The Japanese have always loved fresh fish. But the waters close to Japan have not held many fish for decades. So the fishermen had to go further out to sea to catch their supply of fish, the fishing boats got bigger and bigger. The farther the fishermen went, the longer it took to bring in the fish. If the return trip took more than a few days, the fish were not fresh and they lost their fresh taste.

To solve this problem, fishing companies installed freezers on their boats. They would catch the fish and freeze them at sea. Freezers allowed the boats to go farther and stay longer. However, the Japanese could taste the difference between fresh and frozen and they did not like frozen fish.

Also, the frozen fish brought a lower price. So fishing companies installed fish tanks. They would catch the fish and stuff them in the tanks, fin to fin. After a little thrashing around, the fish stopped moving. They were tired and dull, but alive. Unfortunately, the Japanese could still taste the difference; because the fish did not move for days, they lost their fresh-fish taste. The Japanese preferred the lively taste of fresh fish, not sluggish fish.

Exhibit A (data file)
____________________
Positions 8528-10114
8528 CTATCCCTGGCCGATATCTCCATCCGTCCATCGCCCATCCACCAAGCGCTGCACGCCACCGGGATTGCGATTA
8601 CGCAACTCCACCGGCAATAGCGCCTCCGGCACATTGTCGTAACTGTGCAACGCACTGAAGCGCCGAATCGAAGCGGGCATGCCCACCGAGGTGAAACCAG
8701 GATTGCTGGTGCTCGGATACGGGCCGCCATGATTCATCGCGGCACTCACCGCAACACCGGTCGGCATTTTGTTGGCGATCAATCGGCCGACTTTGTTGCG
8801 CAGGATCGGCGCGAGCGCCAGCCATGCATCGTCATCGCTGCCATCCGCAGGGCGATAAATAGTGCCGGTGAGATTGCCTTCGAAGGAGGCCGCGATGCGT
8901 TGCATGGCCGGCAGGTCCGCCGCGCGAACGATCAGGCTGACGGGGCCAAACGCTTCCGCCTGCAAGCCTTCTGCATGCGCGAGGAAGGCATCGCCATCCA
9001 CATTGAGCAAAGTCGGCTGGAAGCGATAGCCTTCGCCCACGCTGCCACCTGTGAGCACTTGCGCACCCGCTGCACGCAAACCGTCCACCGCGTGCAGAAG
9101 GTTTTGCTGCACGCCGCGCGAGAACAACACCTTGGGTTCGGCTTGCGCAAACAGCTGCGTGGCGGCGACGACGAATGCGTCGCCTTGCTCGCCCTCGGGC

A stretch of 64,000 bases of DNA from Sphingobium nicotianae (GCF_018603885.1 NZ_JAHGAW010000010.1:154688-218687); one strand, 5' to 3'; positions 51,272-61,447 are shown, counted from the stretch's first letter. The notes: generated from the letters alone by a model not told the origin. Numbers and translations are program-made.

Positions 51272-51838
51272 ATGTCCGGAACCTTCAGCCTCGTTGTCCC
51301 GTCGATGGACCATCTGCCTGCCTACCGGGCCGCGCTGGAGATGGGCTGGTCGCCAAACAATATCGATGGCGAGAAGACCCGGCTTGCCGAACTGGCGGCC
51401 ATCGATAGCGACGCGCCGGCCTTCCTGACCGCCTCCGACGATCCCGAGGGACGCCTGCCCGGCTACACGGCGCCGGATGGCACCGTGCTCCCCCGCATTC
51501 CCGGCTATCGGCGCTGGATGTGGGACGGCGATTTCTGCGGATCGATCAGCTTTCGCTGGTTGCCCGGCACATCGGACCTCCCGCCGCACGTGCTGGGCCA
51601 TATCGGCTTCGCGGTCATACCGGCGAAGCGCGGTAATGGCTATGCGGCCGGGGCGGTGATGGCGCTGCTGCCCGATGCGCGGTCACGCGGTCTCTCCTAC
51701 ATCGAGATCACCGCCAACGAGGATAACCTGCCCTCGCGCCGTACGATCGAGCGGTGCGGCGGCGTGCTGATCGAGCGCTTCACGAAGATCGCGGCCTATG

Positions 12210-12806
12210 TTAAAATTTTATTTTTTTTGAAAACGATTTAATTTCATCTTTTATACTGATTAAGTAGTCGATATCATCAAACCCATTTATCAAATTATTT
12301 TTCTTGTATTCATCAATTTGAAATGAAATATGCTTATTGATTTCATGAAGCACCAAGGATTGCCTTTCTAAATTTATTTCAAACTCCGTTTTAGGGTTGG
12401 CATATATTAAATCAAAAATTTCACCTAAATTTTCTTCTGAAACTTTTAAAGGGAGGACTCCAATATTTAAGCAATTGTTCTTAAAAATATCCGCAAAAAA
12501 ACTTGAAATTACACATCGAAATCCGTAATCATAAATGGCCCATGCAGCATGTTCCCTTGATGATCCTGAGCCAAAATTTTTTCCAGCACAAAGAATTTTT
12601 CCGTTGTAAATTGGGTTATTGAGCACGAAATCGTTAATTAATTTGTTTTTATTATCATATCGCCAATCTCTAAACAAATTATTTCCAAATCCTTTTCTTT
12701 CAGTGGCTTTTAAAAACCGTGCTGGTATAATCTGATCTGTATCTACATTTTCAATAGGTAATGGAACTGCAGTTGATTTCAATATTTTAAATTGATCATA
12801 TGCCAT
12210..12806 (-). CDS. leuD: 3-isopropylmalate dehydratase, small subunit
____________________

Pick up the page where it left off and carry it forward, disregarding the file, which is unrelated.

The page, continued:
So how did Japanese fishing companies solve this problem? How do they get fresh-tasting fish to Japan?  To keep the fish tasting fresh, the Japanese fishing companies added a small shark to the tanks that the fish were kept in. The shark of course eats a few fish, but most of the fish arrive in a very lively state due to the fact that the fish are challenged.

Moral of the story:

Some of us are also living like fish that have been caught, we give in too easily, and we are not challenged. Some of us could use a shark in our life. Consider new challenges and problems in your life as a shark – the challenges and problems can keep us motivated and moving forward.   Without challenges we can become complacent, find life boring, and become inactive.

Challenges in our lives can keep us moving forward. As the quote goes, “When we long for life without difficulties, be reminded that oaks grow strong in contrary winds, and diamonds are made under pressure.’’

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